Let’s go back and think about where I am for the moment: the wonderful landlocked country of Afghanistan. Take a look at the map ; note especially all those spectacular mountains and extensive coast line (not). If you are looking for fun and cheeriness – just skip the rest of this post.
I am going to leave aside the discussion of how the US got involved. If you want to go there – I suggest checking out the following links some which are extremely funny. The US State Department page speaks the commitment of rebuilding after years of way. As if those years just happened without any involvement of anyone – certainly not anyone related to the US… Then there is the Afghani Government page which is pretty blunt about things not being rosy after 20 years of conflict. For a positive spin on those things which are really important – sports competitions and medals… go here. And, of course, if you want your facts, at least as understood by spooks, you can always go to the CIA.
For a slightly westernized version of history – the Wikipedia article is good, especially with reference to the history since 1917. Looking for typical British bluntness? Go to the BBC country background page. If you want to play economics – here is the World Bank’s Fairy tale.
Why am I mentioning all this? I found this site which provides both running totals and breakdowns of casualties and fatalities in OEF and OIF. It doesn’t speak to the personal cost – of broken families, of children with problems, of suicides. It brought home to me that spending my days dealing with issues (not patients) does have a significant impact: experienced clinical input to med planning, medical services, behavioral health services means that second and third order negative effects can be minimized or avoided. Others are doing one on one care; I am looking at the distribution and availability of services. I am doing my best to make sure the proper care is where it is needed.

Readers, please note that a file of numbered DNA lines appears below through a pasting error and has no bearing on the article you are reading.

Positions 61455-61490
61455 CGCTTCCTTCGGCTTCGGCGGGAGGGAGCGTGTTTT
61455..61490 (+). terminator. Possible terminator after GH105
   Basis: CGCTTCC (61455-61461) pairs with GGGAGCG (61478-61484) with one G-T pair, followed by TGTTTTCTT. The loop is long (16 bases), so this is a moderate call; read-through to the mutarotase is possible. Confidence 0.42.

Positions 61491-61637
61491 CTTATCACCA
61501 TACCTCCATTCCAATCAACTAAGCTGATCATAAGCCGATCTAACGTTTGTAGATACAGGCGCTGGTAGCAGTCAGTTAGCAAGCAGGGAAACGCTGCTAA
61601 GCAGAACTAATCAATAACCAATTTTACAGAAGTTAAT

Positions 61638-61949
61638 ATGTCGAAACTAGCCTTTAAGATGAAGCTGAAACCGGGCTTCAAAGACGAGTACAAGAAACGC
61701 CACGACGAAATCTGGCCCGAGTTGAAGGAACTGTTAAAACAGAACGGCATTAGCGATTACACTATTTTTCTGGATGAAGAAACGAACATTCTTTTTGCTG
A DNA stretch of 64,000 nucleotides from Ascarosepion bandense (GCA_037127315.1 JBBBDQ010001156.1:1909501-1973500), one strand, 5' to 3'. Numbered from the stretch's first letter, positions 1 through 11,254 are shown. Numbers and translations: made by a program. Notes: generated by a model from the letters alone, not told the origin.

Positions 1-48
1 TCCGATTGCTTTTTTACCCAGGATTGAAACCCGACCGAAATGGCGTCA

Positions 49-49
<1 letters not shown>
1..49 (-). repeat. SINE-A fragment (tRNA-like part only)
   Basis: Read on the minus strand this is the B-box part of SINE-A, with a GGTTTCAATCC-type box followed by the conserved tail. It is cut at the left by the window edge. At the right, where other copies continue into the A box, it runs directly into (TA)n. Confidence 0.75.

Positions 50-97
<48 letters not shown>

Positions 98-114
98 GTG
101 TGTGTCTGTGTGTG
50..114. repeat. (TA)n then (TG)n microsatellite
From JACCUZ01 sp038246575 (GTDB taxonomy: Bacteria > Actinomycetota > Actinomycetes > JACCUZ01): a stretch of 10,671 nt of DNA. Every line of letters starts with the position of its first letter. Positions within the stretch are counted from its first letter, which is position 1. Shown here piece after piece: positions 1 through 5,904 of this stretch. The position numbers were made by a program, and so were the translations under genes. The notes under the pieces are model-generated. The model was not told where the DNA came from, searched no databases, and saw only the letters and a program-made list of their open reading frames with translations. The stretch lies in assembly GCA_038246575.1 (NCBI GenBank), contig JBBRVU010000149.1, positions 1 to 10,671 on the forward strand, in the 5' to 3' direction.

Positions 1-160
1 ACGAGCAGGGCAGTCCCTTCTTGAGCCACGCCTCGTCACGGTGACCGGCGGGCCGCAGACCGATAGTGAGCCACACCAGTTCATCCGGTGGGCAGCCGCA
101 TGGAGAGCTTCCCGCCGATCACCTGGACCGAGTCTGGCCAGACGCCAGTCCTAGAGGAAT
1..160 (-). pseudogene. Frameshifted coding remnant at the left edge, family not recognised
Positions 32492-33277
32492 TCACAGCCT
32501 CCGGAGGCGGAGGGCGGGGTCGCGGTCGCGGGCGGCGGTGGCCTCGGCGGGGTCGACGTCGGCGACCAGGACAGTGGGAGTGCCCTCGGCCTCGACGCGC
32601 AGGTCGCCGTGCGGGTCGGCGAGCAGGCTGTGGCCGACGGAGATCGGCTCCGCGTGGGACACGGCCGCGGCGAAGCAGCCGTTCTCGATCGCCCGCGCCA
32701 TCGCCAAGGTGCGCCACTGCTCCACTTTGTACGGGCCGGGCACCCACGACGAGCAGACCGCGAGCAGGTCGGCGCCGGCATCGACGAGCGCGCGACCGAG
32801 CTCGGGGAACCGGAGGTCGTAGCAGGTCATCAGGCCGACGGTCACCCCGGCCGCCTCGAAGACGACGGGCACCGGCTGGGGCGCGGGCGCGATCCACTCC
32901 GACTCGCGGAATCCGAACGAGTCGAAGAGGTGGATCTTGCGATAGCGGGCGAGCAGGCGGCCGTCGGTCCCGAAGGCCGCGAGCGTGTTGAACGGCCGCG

It does mean that I am justified in trying to kill off the MRI Fairy and her cousin who wants the ability to perform fancy cardiac diagnostic services in theater!
Accepting the political realities as screwed up but what we have, you and your folks all over the theater for all these years continue to perform miracles and that is one of the few silver linings and for all of the med folks, I am very grateful.
Congrats on an essay on Afghanistan without using the word quagmire.
We need to stop it.
I want to hug you right now for having the guts to say what many think but dare not speak. Like the proverbial pebble in the water, the ripple effects of these wars never seem to end.